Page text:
10th Baluch Regiment

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10th Baluch Regiment
Badge of Baluch Regiment 1945-56.jpg
Active 1922–1956
Allegiance United Kingdom British Crown (1922 - 47)
Pakistan Pakistan (1947 - 56)
Branch British Raj British Indian Army
 Pakistan Army
Type Infantry
Regimental Centre Karachi
Uniform Rifle Green; faced red
War Cry Kai Kai
Engagements Expedition to Aden 1839
Anglo-Persian War 1856-57
Indian Rebellion of 1857
Taiping Rebellion 1860-64
Abyssinian Campaign 1868
Second Afghan War 1878-80
Anglo-Egyptian War 1882
Third Burma War 1885-87
British East Africa 1896
British East Africa 1897-99
The Boxer Rebellion 1900
British Somaliland 1908-10
First World War 1914-18
Third Afghan War 1919
Iraqi Revolt 1920
Burmese Rebellion 1931-32
Second World War 1939-45
Kashmir War 1948
Commanders
Colonel-in-Chief King George V

The 10th Baluch or Baluch Regiment [1] was a regiment of the British Indian Army from 1922 to 1947. After the independence, it was transferred to the Pakistan Army. In 1956, it was amalgamated with the 8th Punjab and Bahawalpur Regiments. During more than a hundred years of military service, the 10th Baluch Regiment acquired an enviable reputation as one of the most distinguished among the fabled regiments of the British Indian Army. Its long list of honours and awards includes four Victoria Crosses.

The Bombay Army[edit]

The Baluch Regiment originated in the Army of Bombay Presidency in 1844, when Sir Charles Napier raised the 1st Belooch (old spelling of Baluch) Battalion (raised as the Scinde Beloochee Corps and designated as 27th Regiment of Bombay Native Infantry in 1861) for local service in the newly conquered province of Sindh. Two years later, another Belooch battalion was raised (designated as the 29th Regiment of Bombay Native Infantry in 1861), while in 1858, John Jacob raised Jacob's Rifles (30th Regiment of Bombay Native Infantry), which would soon become the 3rd Belooch Regiment. The term 'local' was interpreted fairly loosely when it became necessary to send the 2nd Beloochees to the Persian War in 1856-57, a campaign frequently overshadowed by the events of the Indian Mutiny in 1857. The 1st was in Karachi when the news of the insurrection reached the Commissioner. Sir Bartle Frere dispatched them with all haste, on foot across the Sindh desert in May, to join the siege artillery train on its way to Delhi; the only Bombay unit to join the Delhi Field Force. The regiment was brought into line for its services in North India as the 27th Regiment of Bombay Native Infantry. Meanwhile, the 2nd Beloochees were also regularized as the 29th Regiment. In 1862, the 2nd Beloochees were dispatched to China to suppress the Taiping Rebellion. Two years later, they became the first foreign troops to be stationed in Japan, when two companies were sent to Yokohama to guard the British legation. The 1st Beloochees greatly distinguished themselves in the tough Abyssinian Campaign of 1868 and were made Light Infantry as a reward. All Baloch battalions took part in the Second Afghan War of 1878-80, where the Jacob's Rifles suffered heavy casualties at the Battle of Maiwand. The 1st Belooch Regiment again distinguished itself in 1885-87 during the Third Burma War.[2][3]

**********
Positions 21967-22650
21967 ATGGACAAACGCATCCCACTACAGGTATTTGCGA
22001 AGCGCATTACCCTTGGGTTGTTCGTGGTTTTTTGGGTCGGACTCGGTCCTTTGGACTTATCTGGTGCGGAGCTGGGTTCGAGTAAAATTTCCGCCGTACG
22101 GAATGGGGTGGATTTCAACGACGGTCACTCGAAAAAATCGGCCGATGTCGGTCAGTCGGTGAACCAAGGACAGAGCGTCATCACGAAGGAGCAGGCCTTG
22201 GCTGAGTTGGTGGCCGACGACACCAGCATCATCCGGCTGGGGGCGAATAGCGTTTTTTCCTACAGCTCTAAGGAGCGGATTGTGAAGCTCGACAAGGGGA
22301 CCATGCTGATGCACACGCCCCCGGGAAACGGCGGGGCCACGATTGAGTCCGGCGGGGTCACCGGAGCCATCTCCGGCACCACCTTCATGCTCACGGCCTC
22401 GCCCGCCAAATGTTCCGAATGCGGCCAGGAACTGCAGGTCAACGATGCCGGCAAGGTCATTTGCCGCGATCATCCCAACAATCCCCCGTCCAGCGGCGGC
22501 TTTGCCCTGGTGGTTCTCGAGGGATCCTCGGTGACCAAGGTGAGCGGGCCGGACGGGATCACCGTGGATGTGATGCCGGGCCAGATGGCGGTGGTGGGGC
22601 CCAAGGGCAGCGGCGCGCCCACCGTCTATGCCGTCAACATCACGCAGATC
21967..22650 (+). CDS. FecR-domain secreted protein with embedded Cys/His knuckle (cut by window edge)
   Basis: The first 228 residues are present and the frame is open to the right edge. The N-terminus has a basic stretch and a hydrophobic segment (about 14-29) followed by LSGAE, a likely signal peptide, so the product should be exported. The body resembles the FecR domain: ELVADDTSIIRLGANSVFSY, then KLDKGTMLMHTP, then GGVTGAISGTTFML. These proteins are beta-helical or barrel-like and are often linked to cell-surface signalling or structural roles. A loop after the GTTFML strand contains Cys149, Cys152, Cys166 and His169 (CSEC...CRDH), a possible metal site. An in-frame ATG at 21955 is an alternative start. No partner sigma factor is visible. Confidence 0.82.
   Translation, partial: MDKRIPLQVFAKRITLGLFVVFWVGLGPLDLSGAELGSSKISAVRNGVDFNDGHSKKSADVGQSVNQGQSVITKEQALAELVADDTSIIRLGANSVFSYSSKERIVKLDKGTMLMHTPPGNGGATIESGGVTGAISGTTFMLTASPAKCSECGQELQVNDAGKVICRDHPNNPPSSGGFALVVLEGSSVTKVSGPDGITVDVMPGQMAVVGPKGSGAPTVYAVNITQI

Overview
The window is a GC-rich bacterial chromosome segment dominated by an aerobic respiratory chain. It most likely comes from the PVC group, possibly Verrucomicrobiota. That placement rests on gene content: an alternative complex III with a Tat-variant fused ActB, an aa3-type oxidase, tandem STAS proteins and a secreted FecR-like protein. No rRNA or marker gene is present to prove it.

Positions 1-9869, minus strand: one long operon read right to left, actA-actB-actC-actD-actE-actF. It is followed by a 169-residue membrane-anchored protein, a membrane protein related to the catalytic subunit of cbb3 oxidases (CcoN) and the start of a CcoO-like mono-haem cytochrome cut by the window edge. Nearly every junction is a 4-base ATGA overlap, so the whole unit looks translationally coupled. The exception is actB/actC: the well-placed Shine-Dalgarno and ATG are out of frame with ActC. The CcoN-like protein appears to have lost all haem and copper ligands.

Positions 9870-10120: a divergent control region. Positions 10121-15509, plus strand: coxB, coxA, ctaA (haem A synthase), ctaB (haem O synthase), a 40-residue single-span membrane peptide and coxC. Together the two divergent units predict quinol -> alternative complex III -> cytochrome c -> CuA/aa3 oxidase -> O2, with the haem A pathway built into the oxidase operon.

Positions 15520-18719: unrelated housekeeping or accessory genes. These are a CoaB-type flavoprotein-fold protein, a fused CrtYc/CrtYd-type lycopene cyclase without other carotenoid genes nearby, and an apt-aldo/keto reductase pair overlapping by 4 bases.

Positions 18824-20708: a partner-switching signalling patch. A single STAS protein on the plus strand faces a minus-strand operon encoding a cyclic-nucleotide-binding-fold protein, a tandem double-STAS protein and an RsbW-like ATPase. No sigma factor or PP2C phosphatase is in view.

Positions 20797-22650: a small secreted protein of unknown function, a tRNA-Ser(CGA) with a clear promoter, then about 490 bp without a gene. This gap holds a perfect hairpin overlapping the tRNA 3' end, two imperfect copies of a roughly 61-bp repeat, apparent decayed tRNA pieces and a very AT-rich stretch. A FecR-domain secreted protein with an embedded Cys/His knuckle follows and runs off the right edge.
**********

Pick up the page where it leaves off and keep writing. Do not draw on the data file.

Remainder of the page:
In 1891, two battalions of Bombay Infantry also became "Baluchi," when they were reconstituted with Baluchis, Hazaras and Pathans from Baluchistan and localized in the province. The first of these, the 24th (Baluchistan) Infantry was raised in 1820, while the other, 26th (Baluchistan) Infantry was raised in 1825.[4] Following the Kitchener Reforms of 1903, these battalions were redesignated as the 124th Duchess of Connaught's Own Baluchistan Infantry, 126th Baluchistan Infantry, 127th Queen Mary's Own Baluch Light Infantry, 129th Duke of Connaught's Own Baluchis and 130th King George's Own Baluchis (Jacob's Rifles). In 1914, their full dress uniforms included red trousers worn with rifle green or drab tunics.[3]

127th Queen Mary's Own Baluch Light Infantry. Watercolour by AC Lovett, c. 1910.

First World War[edit]

During the First World War, most of the regiments raised second battalions, while the 124th Baluchistan Infantry raised two battalions. Only 2/124th Baluchistan Infantry of the wartime raisings was retained after the post-war reforms.